When it all came down to a vote, lawmakers didn’t even need the full 10-day special session to take a step back from the fiscal cliff and compromise on a multi-year budget fix that sets Louisiana on a more stable, reliable course.
Governor John Bel Edwards has announced his education agenda for the regular legislative session that opens on Monday, March 12, and ends on June 4. The governor's agenda includes reasonable, fair changes to the teacher tenure process and teacher evaluati
After a decades-long struggle to get Louisiana teacher salaries to the Southern regional average, a new report shows that our teachers now earn nearly $2,000 less than our peers.
Louisiana teacher salaries reached parity with other Southern states in 2007, according to the Southern Regional Education Board. Our average salaries reached a high-water mark in 2012-13, at $51,381. But by 2015-16 (the last year that figures are available) our average salary plunged to $49,745. That year, the Southern average was $50,955 (the national average was $58,363).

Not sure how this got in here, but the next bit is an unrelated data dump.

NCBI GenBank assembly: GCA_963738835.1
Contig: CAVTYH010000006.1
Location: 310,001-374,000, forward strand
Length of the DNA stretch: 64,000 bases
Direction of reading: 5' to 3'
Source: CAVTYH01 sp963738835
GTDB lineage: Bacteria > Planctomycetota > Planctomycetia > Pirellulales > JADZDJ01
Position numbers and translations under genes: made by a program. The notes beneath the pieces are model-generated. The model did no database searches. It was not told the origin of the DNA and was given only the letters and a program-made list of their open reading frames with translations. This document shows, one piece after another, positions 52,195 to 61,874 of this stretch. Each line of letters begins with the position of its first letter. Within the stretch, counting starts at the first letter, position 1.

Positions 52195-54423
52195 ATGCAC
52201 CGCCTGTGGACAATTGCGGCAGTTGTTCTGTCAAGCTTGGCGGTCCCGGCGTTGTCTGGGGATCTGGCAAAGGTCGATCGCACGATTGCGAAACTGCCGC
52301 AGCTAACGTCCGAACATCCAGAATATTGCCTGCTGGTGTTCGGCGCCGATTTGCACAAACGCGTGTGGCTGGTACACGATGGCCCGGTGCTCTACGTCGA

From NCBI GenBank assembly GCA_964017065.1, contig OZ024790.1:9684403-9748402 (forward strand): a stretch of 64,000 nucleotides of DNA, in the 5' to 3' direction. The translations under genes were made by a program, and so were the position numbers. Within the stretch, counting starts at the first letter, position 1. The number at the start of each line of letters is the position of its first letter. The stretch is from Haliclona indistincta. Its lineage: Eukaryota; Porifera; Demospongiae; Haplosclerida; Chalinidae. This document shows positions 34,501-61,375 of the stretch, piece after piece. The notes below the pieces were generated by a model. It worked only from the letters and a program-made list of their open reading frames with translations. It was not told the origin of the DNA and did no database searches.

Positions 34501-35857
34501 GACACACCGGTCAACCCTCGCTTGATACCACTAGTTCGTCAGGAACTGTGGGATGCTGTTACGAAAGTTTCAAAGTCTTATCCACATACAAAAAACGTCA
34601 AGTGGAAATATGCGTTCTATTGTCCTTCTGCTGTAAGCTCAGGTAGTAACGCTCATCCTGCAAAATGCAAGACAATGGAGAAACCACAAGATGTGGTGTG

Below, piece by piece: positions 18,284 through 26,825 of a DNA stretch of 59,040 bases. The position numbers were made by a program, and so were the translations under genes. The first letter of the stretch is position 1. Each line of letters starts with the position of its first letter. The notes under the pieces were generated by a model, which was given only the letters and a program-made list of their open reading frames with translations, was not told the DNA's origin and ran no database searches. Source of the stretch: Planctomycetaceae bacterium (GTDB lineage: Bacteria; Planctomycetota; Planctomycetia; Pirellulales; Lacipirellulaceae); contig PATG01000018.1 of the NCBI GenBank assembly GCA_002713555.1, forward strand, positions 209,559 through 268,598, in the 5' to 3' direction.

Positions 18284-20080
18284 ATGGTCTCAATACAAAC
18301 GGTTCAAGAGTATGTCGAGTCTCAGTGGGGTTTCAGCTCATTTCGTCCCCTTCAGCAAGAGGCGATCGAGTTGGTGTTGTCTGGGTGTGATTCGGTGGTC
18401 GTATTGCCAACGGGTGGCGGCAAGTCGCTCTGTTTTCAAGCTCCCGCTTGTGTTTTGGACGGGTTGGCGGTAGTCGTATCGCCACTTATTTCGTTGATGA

Governor John Bel Edwards was the featured speaker at the Louisiana Federation of Teachers' Paraprofessional and School Related Personnel conference, held on February 3, 2018, at the Baton Rouge Crowne Plaza Hotel. This year's conference was held in conjunction with the Federation's annual legislative issues meeting.
Robin Herrin, a member of the Red River United chapter of the Louisiana Federation of Teachers, was announced as the recipient of the LFT’s Mother Jones Award at the LFT's annual Paraprofessional and School Related Personnel Conference, held February 3, 2018 at the Baton Rouge Crowne Plaza Hotel.
St. Tammany paraprofessional Karen Hernandez received a Louisiana Federation of Teachers PSRP Scholarship at the Federation's annual Paraprofessional and School Related Personnel Conference, held on February 3, 2018 at the Baton Rouge Crowne Plaza Hotel.
In January, Education Week released its latest comparison of educational achievement among the states, and once again, Louisiana is near the bottom of the list. In fact, we are among the only eight states to score lower than a “C” on the publication’s list.
Louisiana earned a D+, ranking us alongside Alabama, Mississippi, Oklahoma, Arizona, and Idaho. Only New Mexico and Nevada had lower grades.